The Times West Virginian

West Virginia

July 6, 2013

WVU to help Boy Scouts with science at Jamboree

To host forensic science tent, cycling station and a zipline

CHARLESTON — West Virginia University will help Boy Scouts study the science behind their activities at this month’s National Scout Jamboree.

The Charleston Daily Mail reports that Gerald Lang of WVU Research is overseeing the university’s involvement in the event, set for July 15-24 at The Summit Bechtel Family National Scout Reserve in Fayette and Raleigh counties.

WVU will host three main attractions: a forensic science tent, a cycling station and a zipline.

At the forensic science tent, scouts will be led through exercises involving alternate light source applications, biometrics, bloodstain pattern analysis, digital evidence, fingerprints, footwear, firearms and tool marks. They’ll be encouraged to think about the science involved in other activities as well.

For example, Lang said:  “Almost everybody knows how to get on a bike, but do they understand the design of the frame? Do they understand the design of the frame? The different types of metals used to build the frame?”

“Trying to get a young person today interested in science, you have to connect to something they are interested in,” Lang said.

Katlin Stinespring, a graduate student at WVU and admissions counselor for southern West Virginia, will help distribute patches and WVU backpacks to Scouts who complete activities.

“I was asked to represent WVU at the Jamboree to share information about what connects scouts and Mountaineers — everything from senses of challenge and tradition to thirsts for adventure,” Stinespring said. “The Jamboree is an extensive opportunity for scouts who would not have otherwise known about West Virginia or West Virginia University.

About 40,000 scouts are expected for the Jamboree, and the forensics exercises are expected to draw as many as 5,000 each day.

“Forensic science is a very popular area right now, and so we thought that if we could take America’s youth’s interest in forensic science and give some principles behind it, it’s a way to get students to engage,” said Lang, a former Boy Scout.

“It’s the same with cycling but there’s not a real concept of how small of contact there is between the tire and the surface, the notion of friction, how to shift gears, and we’re bringing some of the science behind that to the Scouts.”

Scouts will speed down 36 miles of downhill mountain biking and can figure out how much energy they need to so and the time it will take them to get from point A to point B.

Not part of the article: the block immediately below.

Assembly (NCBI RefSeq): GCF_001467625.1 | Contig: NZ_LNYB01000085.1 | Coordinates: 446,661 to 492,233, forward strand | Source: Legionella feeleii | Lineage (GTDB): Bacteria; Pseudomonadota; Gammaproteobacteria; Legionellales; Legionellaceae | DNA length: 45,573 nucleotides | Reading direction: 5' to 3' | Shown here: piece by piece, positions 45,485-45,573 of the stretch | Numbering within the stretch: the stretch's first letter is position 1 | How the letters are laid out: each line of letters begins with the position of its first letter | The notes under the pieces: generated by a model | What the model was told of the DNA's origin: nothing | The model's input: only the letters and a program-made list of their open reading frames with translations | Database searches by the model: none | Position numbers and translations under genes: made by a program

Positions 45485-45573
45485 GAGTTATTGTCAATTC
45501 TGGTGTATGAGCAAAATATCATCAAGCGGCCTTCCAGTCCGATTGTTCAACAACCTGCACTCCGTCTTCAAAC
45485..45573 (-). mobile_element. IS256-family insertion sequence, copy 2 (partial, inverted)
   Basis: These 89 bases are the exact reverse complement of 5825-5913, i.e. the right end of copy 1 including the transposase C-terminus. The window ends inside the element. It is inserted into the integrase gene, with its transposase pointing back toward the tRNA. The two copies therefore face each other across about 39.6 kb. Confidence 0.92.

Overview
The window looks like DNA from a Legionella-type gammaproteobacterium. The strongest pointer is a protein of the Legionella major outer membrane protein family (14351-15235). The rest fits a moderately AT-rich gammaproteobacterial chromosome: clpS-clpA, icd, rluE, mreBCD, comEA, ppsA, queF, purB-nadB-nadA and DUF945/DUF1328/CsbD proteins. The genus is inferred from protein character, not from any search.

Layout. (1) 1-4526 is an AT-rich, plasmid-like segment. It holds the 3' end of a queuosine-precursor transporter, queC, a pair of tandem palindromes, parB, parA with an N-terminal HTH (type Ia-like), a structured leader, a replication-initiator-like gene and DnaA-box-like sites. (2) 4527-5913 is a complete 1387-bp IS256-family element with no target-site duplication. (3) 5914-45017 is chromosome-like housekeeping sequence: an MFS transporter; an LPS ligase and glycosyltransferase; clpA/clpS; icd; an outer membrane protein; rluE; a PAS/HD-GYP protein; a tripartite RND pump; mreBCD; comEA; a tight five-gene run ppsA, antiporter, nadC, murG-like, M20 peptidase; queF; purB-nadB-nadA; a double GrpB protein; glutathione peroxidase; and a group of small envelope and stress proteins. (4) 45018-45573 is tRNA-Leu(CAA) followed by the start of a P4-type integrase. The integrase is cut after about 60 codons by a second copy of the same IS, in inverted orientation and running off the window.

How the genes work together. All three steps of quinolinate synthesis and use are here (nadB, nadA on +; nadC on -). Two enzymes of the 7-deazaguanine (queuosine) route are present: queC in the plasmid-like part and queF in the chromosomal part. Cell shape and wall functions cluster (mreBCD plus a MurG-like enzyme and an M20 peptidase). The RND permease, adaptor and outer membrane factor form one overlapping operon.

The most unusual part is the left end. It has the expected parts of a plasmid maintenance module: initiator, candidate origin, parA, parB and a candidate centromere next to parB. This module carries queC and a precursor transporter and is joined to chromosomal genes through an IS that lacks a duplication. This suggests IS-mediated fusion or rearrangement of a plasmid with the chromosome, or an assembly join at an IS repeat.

Lang expects 3,000 scouts to glide down the 3,200-foot zipline, and they will have the opportunity to predict their speed and see how it compares to their actual speed as measured by a radar gun.

1
Text Only
West Virginia
  • Another tornado confirmed in West Virginia

    Another tornado has been confirmed in West Virginia.

    July 30, 2014

  • Pierpont, WVU-Parkersburg enter transfer agreement

    West Virginia University at Parkersburg has signed a transfer agreement with Pierpont Community & Technical College.

    July 30, 2014

  • Repairs set for I-77 tunnel

    Some lanes of an Interstate 77 tunnel along the Virginia-West Virginia border where a truck fire occurred are being rerouted for repairs.

    July 29, 2014

  • Veterans crisis center coming to Clarksburg

    The long delays for veterans seeking medical care at VA hospitals have prompted The American Legion to plan a short-term crisis center in Clarksburg.

    July 29, 2014

  • Weekend tornado confirmed in West Virginia

    The National Weather Service has confirmed a tornado touched down in Pleasants and Ritchie counties over the weekend.

    July 29, 2014

  • Rahal: Fund VA reform ‘for our veterans’

     On the cusp of Congress’s lengthy summer break, factions sparring over legislation to strengthen health care and funding reforms for the Department of Veterans Affairs may have reached a compromise.
    Although final details are still in the works, the top two negotiators, Sen. Bernard Sanders, I-Vt., and Rep. Jeff Miller, R-Fla., released a joint statement that said they had “made significant progress toward and agreement on legislation to make VA more accountable and to help the department recruit more doctors, nurses and other health-care professionals.”

    July 29, 2014

  • Attorney general reaches $950,000 settlement with three financial groups

    West Virginia’s attorney general has reached a $950,000 settlement with three companies over allegations of antitrust law violations.

    July 28, 2014

  • Woman convicted in teen’s slaying moved

    A Monongalia County teenager has been transferred to a state prison to complete her sentence for the slaying of another teenager.
    The Lakin Correctional Center near Point Pleasant said Friday Rachel Shoaf has been booked at the Division of Corrections prison. Shoaf turned 18 last month and had been held in a juvenile facility.

    July 26, 2014

  • Board suspends clinic operator’s license

    A West Virginia board Friday suspended the license of the operator of a pain management clinic where investigators found syringes were being reused. It was the second disciplinary action involving the doctor’s license within a decade.

    July 26, 2014

  • Candidates: Leave global warming debate to scientists

    Two West Virginia congressional hopefuls said during their first candidate forum matchup Thursday that the global warming debate is better left to scientists.
    Democrat Nick Casey and Republican Alex Mooney added that other countries should step up in reducing carbon emissions.

    July 24, 2014

House Ads
Featured Ads